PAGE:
Online pharmacies can be dangerous

Connecticut Better Business Bureau warns consumers to be extremely careful when considering the purchase of prescription medication from online pharmacies.

“While there are some reputable Internet pharmacies, there are many imposters and sites that sell medication of questionable quality,” according to Connecticut Better Business Bureau President, Paulette Scarpetti.

The Internet is teeming with offers for prescription medication at discounts from 10 to 20%.  Aside from fake pharmacy website that may put unauthorized charges on a consumer’s credit card, some of these sources sell brand name prescription drugs that are from outside the country, counterfeit, pharmacologically-inactive or the wrong dosage.

Unlike medication manufactured in the United States, prescription medicines from other countries are not subject to the same scrutiny, nor provide the same assurance of safety and efficacy, source and purity as manufacturers that are regulated by the Food and Drug Administration (FDA).

There is a significant risk associated with online pharmacies, according to an FDA study, which found that 85% of medication supposedly shipped from Canadian online pharmacies, actually came from manufacturers in two dozen different countries. Many of the products intercepted were counterfeit.

Patients with serious medical conditions may end up with worthless, adulterated or substitute medications, which could translate into a trip to the emergency room or worse.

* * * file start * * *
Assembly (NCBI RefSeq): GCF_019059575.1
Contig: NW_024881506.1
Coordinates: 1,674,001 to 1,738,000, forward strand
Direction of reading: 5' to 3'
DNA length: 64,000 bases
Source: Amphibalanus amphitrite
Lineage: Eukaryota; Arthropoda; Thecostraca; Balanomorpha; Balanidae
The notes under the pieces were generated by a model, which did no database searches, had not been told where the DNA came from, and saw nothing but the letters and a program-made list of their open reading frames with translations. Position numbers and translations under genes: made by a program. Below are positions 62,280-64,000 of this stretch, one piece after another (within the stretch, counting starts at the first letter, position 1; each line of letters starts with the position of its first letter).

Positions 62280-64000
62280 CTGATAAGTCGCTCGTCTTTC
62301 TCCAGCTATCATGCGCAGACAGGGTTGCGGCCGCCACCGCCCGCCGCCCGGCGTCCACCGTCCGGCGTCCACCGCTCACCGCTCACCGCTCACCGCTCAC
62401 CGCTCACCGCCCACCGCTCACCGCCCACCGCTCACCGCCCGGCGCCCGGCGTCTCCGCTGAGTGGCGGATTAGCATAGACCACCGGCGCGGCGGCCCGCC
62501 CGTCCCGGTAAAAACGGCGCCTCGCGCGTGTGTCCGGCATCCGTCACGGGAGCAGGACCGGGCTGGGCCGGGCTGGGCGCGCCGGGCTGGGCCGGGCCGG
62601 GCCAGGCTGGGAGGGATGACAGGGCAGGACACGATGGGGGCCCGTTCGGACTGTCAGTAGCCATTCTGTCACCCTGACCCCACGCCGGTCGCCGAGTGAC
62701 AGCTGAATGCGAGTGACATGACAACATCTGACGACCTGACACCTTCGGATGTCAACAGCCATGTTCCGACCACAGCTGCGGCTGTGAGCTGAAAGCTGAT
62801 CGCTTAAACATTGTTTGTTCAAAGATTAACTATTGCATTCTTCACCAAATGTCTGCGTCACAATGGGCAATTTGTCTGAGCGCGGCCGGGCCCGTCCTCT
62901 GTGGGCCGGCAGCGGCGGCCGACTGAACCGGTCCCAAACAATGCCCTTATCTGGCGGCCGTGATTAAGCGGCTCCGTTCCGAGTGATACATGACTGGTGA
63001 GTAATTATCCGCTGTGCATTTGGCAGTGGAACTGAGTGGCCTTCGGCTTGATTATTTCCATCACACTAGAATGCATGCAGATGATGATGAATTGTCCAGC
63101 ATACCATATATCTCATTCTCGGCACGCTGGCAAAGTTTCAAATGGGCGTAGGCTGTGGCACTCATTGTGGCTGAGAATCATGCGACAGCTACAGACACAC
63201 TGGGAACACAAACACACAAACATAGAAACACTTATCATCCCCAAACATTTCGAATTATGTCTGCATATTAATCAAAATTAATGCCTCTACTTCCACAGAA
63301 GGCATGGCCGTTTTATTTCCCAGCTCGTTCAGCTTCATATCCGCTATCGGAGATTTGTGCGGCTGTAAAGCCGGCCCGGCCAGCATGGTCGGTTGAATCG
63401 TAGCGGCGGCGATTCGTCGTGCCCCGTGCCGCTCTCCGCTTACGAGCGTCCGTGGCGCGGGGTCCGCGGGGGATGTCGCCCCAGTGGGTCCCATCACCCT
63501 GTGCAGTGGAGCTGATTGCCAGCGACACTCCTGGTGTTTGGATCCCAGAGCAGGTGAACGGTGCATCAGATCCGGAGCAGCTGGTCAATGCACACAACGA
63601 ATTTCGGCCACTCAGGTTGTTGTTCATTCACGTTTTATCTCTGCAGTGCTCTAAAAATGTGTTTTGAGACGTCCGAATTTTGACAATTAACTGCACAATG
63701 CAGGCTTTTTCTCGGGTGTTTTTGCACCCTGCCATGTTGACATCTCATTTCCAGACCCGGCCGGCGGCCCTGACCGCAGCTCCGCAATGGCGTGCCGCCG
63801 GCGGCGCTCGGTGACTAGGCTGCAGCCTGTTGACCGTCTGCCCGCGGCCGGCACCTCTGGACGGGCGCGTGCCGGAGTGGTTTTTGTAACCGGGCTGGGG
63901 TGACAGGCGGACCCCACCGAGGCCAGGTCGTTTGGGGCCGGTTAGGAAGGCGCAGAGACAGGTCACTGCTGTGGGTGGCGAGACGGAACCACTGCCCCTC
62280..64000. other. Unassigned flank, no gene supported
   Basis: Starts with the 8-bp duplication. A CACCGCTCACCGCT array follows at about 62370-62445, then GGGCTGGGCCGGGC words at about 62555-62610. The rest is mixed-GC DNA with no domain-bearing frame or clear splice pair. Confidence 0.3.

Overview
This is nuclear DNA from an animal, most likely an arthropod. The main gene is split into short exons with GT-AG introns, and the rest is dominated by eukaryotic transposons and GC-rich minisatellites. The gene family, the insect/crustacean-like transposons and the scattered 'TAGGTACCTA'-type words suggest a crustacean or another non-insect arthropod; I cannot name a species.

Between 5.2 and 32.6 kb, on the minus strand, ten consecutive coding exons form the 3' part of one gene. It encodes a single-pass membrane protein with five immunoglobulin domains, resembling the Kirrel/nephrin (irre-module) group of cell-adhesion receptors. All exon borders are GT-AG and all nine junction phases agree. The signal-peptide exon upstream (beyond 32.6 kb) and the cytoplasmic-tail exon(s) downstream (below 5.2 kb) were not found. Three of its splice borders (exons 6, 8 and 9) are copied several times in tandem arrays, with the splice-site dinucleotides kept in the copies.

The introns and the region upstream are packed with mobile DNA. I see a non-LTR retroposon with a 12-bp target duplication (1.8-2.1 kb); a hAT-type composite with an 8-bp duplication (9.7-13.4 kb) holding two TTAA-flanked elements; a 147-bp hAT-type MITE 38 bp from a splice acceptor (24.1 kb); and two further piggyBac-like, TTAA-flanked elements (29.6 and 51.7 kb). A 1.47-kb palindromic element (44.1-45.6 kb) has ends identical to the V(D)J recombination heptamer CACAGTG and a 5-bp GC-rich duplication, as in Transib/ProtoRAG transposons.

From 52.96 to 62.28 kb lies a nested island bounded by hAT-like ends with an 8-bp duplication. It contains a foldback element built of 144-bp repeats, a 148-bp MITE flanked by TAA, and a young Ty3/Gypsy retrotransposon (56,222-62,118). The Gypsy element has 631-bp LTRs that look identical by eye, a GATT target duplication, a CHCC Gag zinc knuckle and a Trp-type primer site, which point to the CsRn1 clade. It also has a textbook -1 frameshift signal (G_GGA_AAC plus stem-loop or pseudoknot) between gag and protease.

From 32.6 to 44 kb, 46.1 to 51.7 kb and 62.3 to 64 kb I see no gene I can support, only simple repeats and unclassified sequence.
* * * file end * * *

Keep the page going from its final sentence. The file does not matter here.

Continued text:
Connecticut BBB recommends consumers watch out for several red flags before buying prescription medication from an online pharmacy:

• No prescription required — No legitimate pharmacy will fill an order without a prescription. No medication should be taken without the patient first being examined by an MD.

• Drugs not approved by the FDA  — These can include “experimental” medications, which are either counterfeit or have potentially lethal side effects because they did not go through clinical trials.

• Offers for prescription medicine offered in SPAM email — Consumers should be proactive and choose goods and services suppliers rather than respond to unsolicited email offers. These often lead to scam sites which may download malware onto your computer or put unauthorized charges on your credit card.

• Sites that do not provide contact U.S. contact information — It is essential to verify contact information in case of a problem or emergency.

Before purchasing medication from an online source, check the company’s name or web address at, which is a verification service operated by the National Association of Boards of Pharmacy.

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